For the rest, the booklet of Or. Ellis contains so much that is valuable that I would strongly urge everyone who is interested in this subject to get it, especially for the sake of the references to recent Pauline literature.


The Beatitudes of Jesus by WILLIAM FITCH Eerdmans, Grand Rapids, 1961, 132 pages, $3.00

This book is a gem! It is one of the finest books, In the popular devotional class, that I have seen in recent years. It contains 10 chapters, one on each of the beatitudes and a chapter (Chapter 10) on “the choice of blessedness.” The point of departure is entirely correct. Says the author (p. 6): “To say that The Sermon on the Mount and the Beatitudes in particular are not given as a standard of Christian experience and work is surely error of the grossest kind.” Here he combats the dispensationalistic view. On p. 33 occurs the statement, “The Beatitudes succeed one another, as St Chrysostom says, like links in a golden chain.” Again, a very correct view. However, not only is the interpretation sound but it is pleasingly presented. It breathes devotional warmth. It is practical from start to finish. The illustrations, too, by Armand Merizon, are excellent. That artist has grasped the true spirit of each of these Beatitudes, it would seem to me.

May this precious book, one of the best I have seen in years (that is, of literature of this class) enjoy a phenomenal sale. And may all these buyers become readers. And may we, as readers. practice these Beatitudes.


The Gospel According to St. Matthew: An Introduction and Commentary Tyndale Bible Commentaries by R.V.G. TASKER Eerdmans, Grand Rapids, 1961, 285 pages, $3.00

Many good things can be said about this commentary. Its language is clear. Its theological position is conservative. For the busy man this commentary can be of real help. Moreover, tho author is a Greek scholar. Of this there can be no doubt. His many references to the original prove this point. I would like to see this commentary in every church-library. Every Sunday School teacher can make good use of it.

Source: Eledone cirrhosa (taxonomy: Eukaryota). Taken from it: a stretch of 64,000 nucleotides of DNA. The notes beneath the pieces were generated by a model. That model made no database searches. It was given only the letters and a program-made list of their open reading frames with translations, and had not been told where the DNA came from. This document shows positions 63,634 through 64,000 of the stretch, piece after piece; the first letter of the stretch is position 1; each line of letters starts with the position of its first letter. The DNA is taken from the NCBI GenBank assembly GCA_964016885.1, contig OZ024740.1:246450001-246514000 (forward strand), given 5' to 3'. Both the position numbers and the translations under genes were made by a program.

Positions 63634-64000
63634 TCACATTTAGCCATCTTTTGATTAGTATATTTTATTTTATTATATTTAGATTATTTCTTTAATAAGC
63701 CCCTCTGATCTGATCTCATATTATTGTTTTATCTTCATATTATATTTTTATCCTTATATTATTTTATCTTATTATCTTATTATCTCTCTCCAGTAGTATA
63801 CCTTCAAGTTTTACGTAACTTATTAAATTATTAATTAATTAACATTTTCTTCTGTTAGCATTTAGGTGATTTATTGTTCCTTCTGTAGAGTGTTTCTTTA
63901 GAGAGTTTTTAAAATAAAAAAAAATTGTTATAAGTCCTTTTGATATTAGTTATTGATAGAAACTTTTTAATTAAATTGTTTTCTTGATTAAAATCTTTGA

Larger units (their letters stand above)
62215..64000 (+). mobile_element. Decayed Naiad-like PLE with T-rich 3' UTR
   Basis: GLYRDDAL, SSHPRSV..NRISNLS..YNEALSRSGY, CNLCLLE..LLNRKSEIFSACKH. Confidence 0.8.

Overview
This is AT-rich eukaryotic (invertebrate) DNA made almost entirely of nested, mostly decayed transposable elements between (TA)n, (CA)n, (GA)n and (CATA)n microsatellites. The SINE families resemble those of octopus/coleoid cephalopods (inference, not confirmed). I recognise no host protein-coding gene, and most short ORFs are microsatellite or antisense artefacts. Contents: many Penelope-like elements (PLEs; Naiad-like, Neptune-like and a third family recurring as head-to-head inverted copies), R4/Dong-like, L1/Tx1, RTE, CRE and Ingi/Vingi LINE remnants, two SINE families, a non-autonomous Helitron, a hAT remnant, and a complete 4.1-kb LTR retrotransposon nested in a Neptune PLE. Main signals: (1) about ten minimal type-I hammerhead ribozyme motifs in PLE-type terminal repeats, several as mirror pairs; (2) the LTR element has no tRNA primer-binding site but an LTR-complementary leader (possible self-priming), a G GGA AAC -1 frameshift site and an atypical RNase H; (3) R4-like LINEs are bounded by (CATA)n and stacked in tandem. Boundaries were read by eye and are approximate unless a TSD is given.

My criticism would be that it is hardly a tool for those who are looking for a rather full explanation of the text. Though there are 285 pages in this book, only 246 are devoted to comments on all the 28 chapters of Matthew! Thus, for example, the very important section of Matthew’s Gospel which deals with our Lord’s resurrection (Matthew 28:1–10) receives about 2 pages of comment (plus about half a page of Additional Notes). Too many questions, therefore, remain unanswered. Also eight. pages (pp. 278–285) are devoted to the topic, “The Gospel of Matthew in The New English Bible.” The author has much to say in favor of this new version. He calls it “an instrument of the greatest value for the understanding…of the entire New Testament.” Is it fair to recommend this new version so highly without also setting forth its glaring weaknesses?

There is enough good material for the discerning reader who lacks the time to “dig deeper” for me to give it my qualified recommendation.


The Gospel According to St. Mark: An Introduction and Commentary Tyndale Bible Commentaries by R.A. COLE Eerdmans, Grand Rapids, 1961, 263 pages, $3.00

After what has been said about Tasker’s Commentary on Matthew in this same series, little need be added about Cole’s on Mark. It follows the general pattern and has the same points of excellence and of relative weakness. The author himself recognizes this when be states: